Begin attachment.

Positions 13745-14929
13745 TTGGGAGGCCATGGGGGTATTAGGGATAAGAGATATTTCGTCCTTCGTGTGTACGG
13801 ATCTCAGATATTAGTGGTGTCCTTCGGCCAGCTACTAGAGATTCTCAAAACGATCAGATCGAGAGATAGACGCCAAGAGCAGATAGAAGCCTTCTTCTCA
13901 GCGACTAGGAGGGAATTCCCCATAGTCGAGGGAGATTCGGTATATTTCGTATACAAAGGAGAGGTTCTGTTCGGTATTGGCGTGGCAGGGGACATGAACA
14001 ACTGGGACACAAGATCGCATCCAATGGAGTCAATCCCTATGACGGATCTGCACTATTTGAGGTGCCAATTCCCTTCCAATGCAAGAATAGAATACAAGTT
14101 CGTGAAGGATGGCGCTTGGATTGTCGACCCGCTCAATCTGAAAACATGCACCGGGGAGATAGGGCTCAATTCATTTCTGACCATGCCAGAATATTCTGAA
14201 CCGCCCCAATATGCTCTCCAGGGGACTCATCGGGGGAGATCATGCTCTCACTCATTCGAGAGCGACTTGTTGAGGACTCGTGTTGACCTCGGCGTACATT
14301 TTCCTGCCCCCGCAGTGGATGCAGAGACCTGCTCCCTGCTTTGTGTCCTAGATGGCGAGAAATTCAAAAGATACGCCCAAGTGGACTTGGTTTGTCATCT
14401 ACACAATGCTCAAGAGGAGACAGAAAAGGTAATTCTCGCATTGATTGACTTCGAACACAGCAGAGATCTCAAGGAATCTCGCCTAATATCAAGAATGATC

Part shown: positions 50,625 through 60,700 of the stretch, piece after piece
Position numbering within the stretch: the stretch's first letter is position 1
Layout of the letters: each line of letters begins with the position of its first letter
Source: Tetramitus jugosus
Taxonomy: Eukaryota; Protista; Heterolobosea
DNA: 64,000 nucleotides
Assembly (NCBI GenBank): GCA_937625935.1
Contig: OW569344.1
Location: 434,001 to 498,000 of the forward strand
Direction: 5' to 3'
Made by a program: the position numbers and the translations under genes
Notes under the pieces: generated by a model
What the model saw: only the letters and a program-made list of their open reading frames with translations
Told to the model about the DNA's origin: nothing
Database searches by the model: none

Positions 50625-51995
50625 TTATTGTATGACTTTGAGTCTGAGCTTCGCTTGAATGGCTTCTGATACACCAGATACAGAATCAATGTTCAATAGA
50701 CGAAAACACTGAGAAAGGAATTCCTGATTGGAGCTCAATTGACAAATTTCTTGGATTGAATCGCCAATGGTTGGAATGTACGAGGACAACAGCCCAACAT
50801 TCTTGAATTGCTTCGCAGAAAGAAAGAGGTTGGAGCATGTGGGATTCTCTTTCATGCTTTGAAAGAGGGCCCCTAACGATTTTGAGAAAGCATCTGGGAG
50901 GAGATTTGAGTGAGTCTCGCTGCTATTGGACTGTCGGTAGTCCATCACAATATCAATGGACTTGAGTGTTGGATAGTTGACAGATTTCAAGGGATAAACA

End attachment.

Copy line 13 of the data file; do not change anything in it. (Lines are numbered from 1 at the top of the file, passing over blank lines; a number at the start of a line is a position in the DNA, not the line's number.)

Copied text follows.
Source: Tetramitus jugosus